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              Fear-avoidance model of chronic pain: the next generation.

              The fear-avoidance (FA) model of chronic pain describes how individuals experiencing acute pain may become trapped into a vicious circle of chronic disability and suffering. We propose to extend the FA model by adopting a motivational perspective on chronic pain and disability. A narrative review. There is ample evidence to support the validity of the FA model as originally formulated. There are, however, some key challenges that call for a next generation of the FA model. First, the FA model has its roots in psychopathology, and investigators will have to find a way to account for findings that do not easily fit within such framework. Second, the FA model needs to address the dynamics and complexities of disability and functional recovery. Third, the FA model should incorporate the idea that pain-related fear and avoidance occurs in a context of multiple and often competing personal goals. To address these 3 key challenges, we argue that the next generation of the FA model needs to more explicitly adopt a motivational perspective, one that is built around the organizing powers of goals and self-regulatory processes. Using this framework, the FA model is recast as capturing the persistent but futile attempts to solve pain-related problems to protect and restore life goals.
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                Author and article information

                Journal
                J Pain Res
                J Pain Res
                Journal of Pain Research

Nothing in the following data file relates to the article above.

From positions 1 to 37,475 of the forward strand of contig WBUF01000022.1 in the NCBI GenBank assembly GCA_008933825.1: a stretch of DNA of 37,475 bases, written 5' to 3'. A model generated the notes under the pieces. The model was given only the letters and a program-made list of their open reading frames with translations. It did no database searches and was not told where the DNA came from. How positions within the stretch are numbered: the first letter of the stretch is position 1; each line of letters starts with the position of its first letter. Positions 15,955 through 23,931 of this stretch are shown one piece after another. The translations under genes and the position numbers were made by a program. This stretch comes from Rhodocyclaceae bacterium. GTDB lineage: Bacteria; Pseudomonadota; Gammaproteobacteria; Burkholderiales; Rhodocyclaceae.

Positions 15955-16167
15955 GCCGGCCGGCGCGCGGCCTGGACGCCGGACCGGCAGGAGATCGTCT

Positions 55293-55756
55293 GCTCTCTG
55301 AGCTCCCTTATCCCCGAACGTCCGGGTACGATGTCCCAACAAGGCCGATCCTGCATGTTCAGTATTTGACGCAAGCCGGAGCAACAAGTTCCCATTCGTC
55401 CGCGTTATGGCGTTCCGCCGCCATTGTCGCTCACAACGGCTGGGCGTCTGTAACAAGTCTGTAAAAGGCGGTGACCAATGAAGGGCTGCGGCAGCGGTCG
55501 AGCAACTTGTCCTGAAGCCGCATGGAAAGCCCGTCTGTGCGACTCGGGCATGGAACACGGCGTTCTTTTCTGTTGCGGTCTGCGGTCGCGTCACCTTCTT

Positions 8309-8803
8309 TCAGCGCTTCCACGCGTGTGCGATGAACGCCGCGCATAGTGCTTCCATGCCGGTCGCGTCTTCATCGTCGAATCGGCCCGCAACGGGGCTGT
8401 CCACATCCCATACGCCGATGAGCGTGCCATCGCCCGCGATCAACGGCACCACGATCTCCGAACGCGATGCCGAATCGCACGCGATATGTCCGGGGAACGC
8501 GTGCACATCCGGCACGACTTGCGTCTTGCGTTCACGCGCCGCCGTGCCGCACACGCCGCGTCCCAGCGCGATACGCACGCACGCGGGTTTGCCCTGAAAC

Journal of Pain Research
                Dove Medical Press
                1178-7090
                2014
                19 September 2014
                : 7
                : 557-570
                Affiliations
                Department of Psychology, York University, Toronto, ON, Canada
                Author notes
                Correspondence: Samantha Fashler or Joel Katz, Department of Psychology, York University, 4700 Keele Street, BSB 232, Toronto, ON M3J 1P3, Canada Tel +1 416 736 2100 ext 40557, Fax +1 416 736 5814, Email sfashler@ 123456yorku.ca or jkatz@ 123456yorku.ca
                Article
                jpr-7-557
                10.2147/JPR.S67431
                4181742
                © 2014 Fashler and Katz. This work is published by Dove Medical Press Limited, and licensed under Creative Commons Attribution – Non Commercial (unported, v3.0) License

                The full terms of the License are available at http://creativecommons.org/licenses/by-nc/3.0/. Non-commercial uses of the work are permitted without any further permission from Dove Medical Press Limited, provided the work is properly attributed.

                Categories
                Original Research

                Anesthesiology & Pain management

                eye-tracking, dot-probe task, chronic pain, attention